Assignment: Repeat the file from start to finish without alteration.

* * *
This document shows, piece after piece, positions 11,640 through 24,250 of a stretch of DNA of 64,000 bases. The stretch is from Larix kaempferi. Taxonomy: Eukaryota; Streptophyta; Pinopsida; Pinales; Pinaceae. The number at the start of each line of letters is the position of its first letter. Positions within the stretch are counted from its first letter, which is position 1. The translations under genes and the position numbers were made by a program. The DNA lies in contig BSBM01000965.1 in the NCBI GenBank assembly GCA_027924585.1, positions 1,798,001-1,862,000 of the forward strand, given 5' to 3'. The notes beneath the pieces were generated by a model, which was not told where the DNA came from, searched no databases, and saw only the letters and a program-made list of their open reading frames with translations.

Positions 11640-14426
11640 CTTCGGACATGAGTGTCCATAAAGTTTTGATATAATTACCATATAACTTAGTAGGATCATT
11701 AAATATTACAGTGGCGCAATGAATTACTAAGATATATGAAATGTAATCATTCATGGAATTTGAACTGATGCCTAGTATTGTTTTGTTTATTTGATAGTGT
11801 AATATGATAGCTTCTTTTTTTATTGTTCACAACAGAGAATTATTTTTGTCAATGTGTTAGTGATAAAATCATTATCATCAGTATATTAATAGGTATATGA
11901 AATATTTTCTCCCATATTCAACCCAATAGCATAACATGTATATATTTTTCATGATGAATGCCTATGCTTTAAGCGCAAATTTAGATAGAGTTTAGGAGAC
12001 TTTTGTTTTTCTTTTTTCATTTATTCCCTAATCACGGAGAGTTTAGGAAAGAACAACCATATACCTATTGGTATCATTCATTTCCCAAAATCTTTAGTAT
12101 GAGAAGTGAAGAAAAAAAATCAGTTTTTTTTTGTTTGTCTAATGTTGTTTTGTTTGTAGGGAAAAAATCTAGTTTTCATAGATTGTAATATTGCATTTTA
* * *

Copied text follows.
This document shows, piece after piece, positions 11,640 through 24,250 of a stretch of DNA of 64,000 bases. The stretch is from Larix kaempferi. Taxonomy: Eukaryota; Streptophyta; Pinopsida; Pinales; Pinaceae. The number at the start of each line of letters is the position of its first letter. Positions within the stretch are counted from its first letter, which is position 1. The translations under genes and the position numbers were made by a program. The DNA lies in contig BSBM01000965.1 in the NCBI GenBank assembly GCA_027924585.1, positions 1,798,001-1,862,000 of the forward strand, given 5' to 3'. The notes beneath the pieces were generated by a model, which was not told where the DNA came from, searched no databases, and saw only the letters and a program-made list of their open reading frames with translations.

Positions 11640-14426
11640 CTTCGGACATGAGTGTCCATAAAGTTTTGATATAATTACCATATAACTTAGTAGGATCATT
11701 AAATATTACAGTGGCGCAATGAATTACTAAGATATATGAAATGTAATCATTCATGGAATTTGAACTGATGCCTAGTATTGTTTTGTTTATTTGATAGTGT
11801 AATATGATAGCTTCTTTTTTTATTGTTCACAACAGAGAATTATTTTTGTCAATGTGTTAGTGATAAAATCATTATCATCAGTATATTAATAGGTATATGA
11901 AATATTTTCTCCCATATTCAACCCAATAGCATAACATGTATATATTTTTCATGATGAATGCCTATGCTTTAAGCGCAAATTTAGATAGAGTTTAGGAGAC
12001 TTTTGTTTTTCTTTTTTCATTTATTCCCTAATCACGGAGAGTTTAGGAAAGAACAACCATATACCTATTGGTATCATTCATTTCCCAAAATCTTTAGTAT
12101 GAGAAGTGAAGAAAAAAAATCAGTTTTTTTTTGTTTGTCTAATGTTGTTTTGTTTGTAGGGAAAAAATCTAGTTTTCATAGATTGTAATATTGCATTTTA